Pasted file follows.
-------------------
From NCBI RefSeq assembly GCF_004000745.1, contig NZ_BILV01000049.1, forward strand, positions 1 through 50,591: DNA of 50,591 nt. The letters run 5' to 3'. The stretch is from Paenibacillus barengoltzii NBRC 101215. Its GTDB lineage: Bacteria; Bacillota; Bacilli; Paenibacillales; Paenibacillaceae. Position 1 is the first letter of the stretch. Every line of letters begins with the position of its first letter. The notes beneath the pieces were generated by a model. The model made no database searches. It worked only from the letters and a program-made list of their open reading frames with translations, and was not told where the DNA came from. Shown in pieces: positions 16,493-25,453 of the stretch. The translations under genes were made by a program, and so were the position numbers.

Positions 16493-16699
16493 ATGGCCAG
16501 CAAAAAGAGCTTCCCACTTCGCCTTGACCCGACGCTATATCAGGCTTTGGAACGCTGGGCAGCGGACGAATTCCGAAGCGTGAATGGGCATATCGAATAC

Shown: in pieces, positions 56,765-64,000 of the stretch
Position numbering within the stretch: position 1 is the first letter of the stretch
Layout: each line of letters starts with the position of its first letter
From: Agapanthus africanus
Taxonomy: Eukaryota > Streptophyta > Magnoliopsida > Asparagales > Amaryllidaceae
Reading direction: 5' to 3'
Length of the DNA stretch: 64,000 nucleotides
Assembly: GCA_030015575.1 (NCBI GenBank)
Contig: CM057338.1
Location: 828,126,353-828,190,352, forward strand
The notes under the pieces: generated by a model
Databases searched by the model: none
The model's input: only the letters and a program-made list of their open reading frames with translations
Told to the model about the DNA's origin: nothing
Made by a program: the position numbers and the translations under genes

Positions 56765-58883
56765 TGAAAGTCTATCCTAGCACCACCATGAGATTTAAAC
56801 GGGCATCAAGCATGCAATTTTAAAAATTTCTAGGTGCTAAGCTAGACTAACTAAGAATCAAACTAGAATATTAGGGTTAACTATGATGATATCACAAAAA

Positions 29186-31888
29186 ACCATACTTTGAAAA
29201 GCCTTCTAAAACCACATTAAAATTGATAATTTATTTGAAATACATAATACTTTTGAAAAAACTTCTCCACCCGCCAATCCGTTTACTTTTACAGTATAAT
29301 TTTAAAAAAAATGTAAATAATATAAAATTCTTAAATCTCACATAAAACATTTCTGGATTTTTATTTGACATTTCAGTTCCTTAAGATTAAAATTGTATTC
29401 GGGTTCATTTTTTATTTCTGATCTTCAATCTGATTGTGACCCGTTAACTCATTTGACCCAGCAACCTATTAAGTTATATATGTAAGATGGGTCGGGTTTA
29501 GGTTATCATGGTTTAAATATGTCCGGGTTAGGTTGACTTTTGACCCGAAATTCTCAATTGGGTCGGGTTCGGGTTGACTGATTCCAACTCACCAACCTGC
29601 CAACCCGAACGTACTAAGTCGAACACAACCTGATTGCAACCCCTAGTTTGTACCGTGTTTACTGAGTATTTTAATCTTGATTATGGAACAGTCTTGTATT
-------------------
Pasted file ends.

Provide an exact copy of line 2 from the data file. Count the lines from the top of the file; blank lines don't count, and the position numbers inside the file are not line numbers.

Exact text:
Positions 16493-16699